The Kaiser Family Foundation cites:

      Since 2001, family premiums have increased 113 percent, compared with 34 percent for workers’ wages and 27 percent for inflation.

      There’s no evidence that physician pay has increased 113% over the same time frame.  My personal salary has increased 27.3% since I entered practice in 2000, so in those 11 years, I have neither kept up with other wages nor exceeded inflation.

      3) Citing a $600,000 salary is emotionally prejudicial, and represents more than the combined salaries of the 4 OB/GYNs in my group (3.5 FTEs.)  There may be a handful of docs in Colorado making $600K (probably busy orthopedists who studies show are the most overpaid), but when you say six-figure student loan bills should be balanced against mid-six figure earning potential, you are describing a minority of doctors who are capable of pulling in a half million dollars a year.

      4) As a philosophical argument, what role does morality play in the exchange of goods and services in a free market?  Do moral arguments about the market price of medical care also apply to the price of food or shelter, which are certainly more profoundly essential?  To legal help, without which many rights cannot be protected? Should health care not be a market commodity?  If not, why shouldn’t food and shelter also be taken off the market and be rights?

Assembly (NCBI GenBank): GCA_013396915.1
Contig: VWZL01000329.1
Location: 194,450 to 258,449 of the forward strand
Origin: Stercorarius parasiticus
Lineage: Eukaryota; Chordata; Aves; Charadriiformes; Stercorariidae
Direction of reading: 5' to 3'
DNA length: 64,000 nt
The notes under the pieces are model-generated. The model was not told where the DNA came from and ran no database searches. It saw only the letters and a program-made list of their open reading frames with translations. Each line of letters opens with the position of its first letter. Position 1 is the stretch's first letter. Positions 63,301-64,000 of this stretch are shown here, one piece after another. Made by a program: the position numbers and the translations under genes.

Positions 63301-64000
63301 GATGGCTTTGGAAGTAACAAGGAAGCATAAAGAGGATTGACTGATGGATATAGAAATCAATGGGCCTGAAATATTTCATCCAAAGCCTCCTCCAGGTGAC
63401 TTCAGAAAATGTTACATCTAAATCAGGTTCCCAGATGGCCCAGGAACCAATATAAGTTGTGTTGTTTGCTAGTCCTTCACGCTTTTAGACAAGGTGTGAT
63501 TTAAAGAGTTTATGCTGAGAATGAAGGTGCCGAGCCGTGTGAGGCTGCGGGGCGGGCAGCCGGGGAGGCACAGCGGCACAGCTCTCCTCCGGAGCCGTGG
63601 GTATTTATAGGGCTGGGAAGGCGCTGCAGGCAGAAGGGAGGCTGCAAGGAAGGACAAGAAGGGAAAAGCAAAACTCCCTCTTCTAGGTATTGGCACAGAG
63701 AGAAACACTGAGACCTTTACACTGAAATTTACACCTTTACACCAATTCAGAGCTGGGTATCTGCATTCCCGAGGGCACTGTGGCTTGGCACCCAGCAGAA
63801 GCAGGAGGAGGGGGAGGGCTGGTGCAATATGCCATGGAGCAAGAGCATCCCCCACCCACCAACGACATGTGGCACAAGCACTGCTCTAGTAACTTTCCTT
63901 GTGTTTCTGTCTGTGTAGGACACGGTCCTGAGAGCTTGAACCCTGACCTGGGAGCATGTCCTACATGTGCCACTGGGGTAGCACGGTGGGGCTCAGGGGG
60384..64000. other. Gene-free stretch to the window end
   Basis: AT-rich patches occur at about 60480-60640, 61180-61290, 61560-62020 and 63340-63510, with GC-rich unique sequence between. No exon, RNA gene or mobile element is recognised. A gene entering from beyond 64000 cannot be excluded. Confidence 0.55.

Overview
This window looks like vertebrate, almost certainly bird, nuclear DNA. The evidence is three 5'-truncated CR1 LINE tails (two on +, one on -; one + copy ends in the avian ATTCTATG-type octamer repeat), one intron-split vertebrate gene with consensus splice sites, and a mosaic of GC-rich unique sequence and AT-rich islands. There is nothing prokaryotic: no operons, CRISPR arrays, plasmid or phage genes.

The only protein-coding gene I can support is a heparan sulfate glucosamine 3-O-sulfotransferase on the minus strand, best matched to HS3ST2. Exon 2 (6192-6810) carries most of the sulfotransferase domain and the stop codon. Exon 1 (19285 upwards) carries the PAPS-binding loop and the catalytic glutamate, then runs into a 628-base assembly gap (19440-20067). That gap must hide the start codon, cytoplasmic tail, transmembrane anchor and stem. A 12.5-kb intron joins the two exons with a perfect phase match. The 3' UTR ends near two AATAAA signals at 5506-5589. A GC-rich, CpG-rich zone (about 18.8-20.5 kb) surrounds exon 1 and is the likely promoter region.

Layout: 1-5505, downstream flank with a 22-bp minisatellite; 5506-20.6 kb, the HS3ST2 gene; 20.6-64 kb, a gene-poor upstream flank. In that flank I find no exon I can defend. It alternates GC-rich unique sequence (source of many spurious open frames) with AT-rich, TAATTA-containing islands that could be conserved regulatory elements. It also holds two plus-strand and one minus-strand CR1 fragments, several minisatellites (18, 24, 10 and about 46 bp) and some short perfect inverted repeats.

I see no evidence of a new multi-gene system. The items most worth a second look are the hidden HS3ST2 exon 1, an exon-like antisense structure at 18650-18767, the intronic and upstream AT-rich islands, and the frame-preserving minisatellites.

I understand that absent health, one cannot engage in the pursuit of happiness we hold as our inalienable right.  However when you start talking about healthcare as a right (you haven’t), you’re claiming the right to someone else’s work product.  By somehow limiting “morally ambiguous” compensation, you’ve claimed a societal right to take compensation that the market might otherwise provide them.  

      A rational actor in the market they provide their services will seek to maximize their reward.  If you want to start questioning the morality of this, ask yourself if you want to have a discussion of the morality of a tort system which prevents no limit to the contingency fees plaintiff’s attorney’s take out of medical liability rewards, or the fact that a grievous injury to a malpractice victim with a poor chance of a large reward (whether due to short life expectancy or low future earning potential) is less likely to find legal representation.